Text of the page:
Monday, March 16, 2009

'Tis The Season!

Pastel on Paper
Jan Gibson

As you can see, I wasn't referring to the Christmas season in the title of today's blog! The foxes haven't been seen for some time but the skunks have been fairly active for a month or more. Fortunately, we haven't seen any here on our farm but lingering odors are proof positive that they're definitely around somewhere.

This painting was sort of an experiment as I received some new FC Pitt pastel pencils in a recent art supply order. Almost everyone in a pet portrait forum I belong to said they used these pencils pretty much exclusively for their animal portraits. Also, Colin Bradley, a famous pastel pencil artist uses the Pitt pastel pencils almost exlusively so I thought I'd try them. I ordered them from open stock to replace some of the CarbOthello pencils I was getting low on and I must say that the colors are really nice. But, I'm not all that crazy about the way the pencils lay down the color. They aren't as smooth as the CarbOthellos but not as scratchy as the Derwents. I think they'll do fine to fill in for the colors I lack but I don't think I'd invest in a complete set of them.

Right now, I have a complete set of the CarbOthellos, a few Derwents, many of the earth tones of the Pitts and a few of the Conte' pencils. The next time I need to restock, I may buy more of the Conte's if they're still made the way mine are made. I had purchased a few of the Conte's from open stock probably 30 years ago or more but never used them much as they were hard to sharpen. When I started working more in pastel pencils, I dug them out and started using them again.

So, my preference in pastel pencil brands are ranked as follows.

1. CarbOthellos by Stabilo

2. Conte'

3. Pitt by Faber Castell

4. Derwent

I admit that I haven't tried every pencil brand in every color and I know that there's a difference between pencils even within brands so the above ranking is based on the colors used mainly for animal paintings.

I haven't tried any other pastel pencils but I think these are the top-rated for lightfastness and I only want to use lightfast, archival materials anyway so may not experiment any further.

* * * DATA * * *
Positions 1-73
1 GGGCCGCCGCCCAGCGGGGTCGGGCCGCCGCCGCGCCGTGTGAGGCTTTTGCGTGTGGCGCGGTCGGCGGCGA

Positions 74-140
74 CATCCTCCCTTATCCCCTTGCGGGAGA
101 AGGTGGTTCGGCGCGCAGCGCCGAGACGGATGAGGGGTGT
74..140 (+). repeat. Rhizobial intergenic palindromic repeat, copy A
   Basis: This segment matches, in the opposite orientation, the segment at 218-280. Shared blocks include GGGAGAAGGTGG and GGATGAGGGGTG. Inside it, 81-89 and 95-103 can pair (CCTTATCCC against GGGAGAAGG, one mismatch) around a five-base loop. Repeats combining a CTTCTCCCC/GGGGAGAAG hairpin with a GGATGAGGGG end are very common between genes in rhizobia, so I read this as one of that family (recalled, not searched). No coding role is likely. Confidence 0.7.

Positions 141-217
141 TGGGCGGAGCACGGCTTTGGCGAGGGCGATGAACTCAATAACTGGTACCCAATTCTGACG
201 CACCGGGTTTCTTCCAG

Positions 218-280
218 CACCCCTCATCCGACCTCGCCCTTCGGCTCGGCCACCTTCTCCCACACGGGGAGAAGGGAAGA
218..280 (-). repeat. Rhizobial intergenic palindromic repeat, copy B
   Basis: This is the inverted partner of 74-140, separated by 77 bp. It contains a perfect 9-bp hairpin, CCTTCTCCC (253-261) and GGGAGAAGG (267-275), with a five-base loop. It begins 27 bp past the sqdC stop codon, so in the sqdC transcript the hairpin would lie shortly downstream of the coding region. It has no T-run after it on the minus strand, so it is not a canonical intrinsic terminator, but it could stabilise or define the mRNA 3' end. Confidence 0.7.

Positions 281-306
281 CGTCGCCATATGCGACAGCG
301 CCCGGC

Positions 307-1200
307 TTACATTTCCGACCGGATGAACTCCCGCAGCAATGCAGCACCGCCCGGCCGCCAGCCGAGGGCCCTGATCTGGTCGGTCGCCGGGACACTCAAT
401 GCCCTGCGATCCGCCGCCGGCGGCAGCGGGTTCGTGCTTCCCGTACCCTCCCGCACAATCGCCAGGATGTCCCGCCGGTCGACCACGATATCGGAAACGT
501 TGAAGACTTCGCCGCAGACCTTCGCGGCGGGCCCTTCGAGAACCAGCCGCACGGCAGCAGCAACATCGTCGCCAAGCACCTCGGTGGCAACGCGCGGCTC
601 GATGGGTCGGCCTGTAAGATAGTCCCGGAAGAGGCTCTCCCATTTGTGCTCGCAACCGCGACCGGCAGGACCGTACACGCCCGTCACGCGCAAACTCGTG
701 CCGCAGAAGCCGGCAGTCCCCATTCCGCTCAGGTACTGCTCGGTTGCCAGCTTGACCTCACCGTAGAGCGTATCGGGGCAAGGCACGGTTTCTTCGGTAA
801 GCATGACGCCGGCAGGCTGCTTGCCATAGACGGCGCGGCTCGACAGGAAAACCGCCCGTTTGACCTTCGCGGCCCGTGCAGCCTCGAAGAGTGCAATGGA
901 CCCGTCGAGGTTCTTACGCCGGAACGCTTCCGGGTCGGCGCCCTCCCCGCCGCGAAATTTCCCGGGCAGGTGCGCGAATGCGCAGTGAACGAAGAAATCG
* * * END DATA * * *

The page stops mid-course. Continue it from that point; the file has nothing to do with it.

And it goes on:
I know that I really, really dislike using paper now that I've worked on sanded supports. I guess my favorite support is Ampersand's PastelBord and Hahnemuhle's Velour Paper is second favorite, with ColourFix by ArtSpectrum being ok to use. I'd like to try the Uart and other sanded papers and will eventually order a sampler from Dakota Pastels or something. I'd also like to try the Clairefontaine Pastelmat but I don't think it's distributed in the US at this time.

I guess I'm an art supply junkie but I'm finding out what I really like to use and what I don't like and won't buy again. That's important to me.

I think the best advice I've ever been given is to use what works for me. Unfortunately, that usually means the most expensive products!


twincedar said...

Jan I am glad you are not actually seeing them around your farm. The odor is bad enough! Good job on the skunk, around here we call them pole cats. Don't know why.

Christine said...

Very good work Jan! I like it very much.
Thanks for the great info. regarding pastel pencils. :- )

~Barbara~ said...

I can smell 'em now. We generally see from 4 to 6 of them dead on the road on our way to WW, which will be tomorrow. And that fine aroma comes drifting in any little open place in the van.
Whoop ti do.

Jan said...

Hey, Lori, they're sometimes called polecats around here too. I don't know why either, but, like a rose by any other name, they still smell (just not sweet!)

You're welcome, Christine. The skunk isn't all that great but it was just a test of the Pitt pastel pencils. I do think every artist has to decide for themselves about what supplies they like. What works for me may not work for you. Plus, there's a big difference in pencils even within one brand. I guess it's the pigment used.

I can just see your curled up nose now, Barbara! Wouldn't be so bad if they weren't so stupid as to get hit by cars. I guess they think their odor protects them from everything!

Jeanette said...

Using pastels and finding the perfect paper is a challenge. I too believe that you get what you pay for and often the higher priced papers are worth their weight in gold for ability to hold pigment.

The skunk is a good test of your pastel pencils. We don't have them here on the island, nor raccoons or porcupines or snakes. The benefits of being isolated on an island I guess. However the larger things have made their way or been brought here so they abound.

From what I've heard, while I think they're very cute, I think I'm better off without skunks around.